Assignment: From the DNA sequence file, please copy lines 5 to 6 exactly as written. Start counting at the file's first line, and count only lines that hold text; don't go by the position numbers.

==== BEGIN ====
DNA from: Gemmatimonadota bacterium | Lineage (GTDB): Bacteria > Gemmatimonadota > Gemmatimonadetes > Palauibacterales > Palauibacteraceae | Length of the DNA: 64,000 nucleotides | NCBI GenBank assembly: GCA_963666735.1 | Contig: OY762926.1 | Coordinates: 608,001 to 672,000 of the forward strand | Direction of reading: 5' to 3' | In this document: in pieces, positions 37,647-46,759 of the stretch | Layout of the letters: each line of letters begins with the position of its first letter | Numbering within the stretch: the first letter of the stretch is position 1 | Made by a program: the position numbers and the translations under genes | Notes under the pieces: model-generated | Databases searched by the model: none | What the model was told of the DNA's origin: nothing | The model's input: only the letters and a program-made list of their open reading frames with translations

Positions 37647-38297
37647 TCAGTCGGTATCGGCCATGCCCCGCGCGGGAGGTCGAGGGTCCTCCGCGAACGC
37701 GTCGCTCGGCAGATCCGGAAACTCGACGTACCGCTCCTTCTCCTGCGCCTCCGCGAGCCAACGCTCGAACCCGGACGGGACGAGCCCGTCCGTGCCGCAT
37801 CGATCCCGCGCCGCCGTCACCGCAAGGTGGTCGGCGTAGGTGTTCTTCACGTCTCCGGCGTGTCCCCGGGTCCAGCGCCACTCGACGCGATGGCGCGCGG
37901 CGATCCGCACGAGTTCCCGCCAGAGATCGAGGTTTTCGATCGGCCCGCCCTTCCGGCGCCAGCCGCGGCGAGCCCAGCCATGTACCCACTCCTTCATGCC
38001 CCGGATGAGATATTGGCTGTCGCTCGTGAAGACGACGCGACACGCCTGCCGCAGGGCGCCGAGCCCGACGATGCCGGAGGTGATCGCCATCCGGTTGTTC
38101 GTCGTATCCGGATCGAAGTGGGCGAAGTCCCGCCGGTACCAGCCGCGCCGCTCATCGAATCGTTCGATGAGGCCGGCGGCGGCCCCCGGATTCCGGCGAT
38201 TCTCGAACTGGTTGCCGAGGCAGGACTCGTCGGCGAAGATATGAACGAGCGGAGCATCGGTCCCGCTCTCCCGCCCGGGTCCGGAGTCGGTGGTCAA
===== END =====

37801 CGATCCCGCGCCGCCGTCACCGCAAGGTGGTCGGCGTAGGTGTTCTTCACGTCTCCGGCGTGTCCCCGGGTCCAGCGCCACTCGACGCGATGGCGCGCGG
37901 CGATCCGCACGAGTTCCCGCCAGAGATCGAGGTTTTCGATCGGCCCGCCCTTCCGGCGCCAGCCGCGGCGAGCCCAGCCATGTACCCACTCCTTCATGCC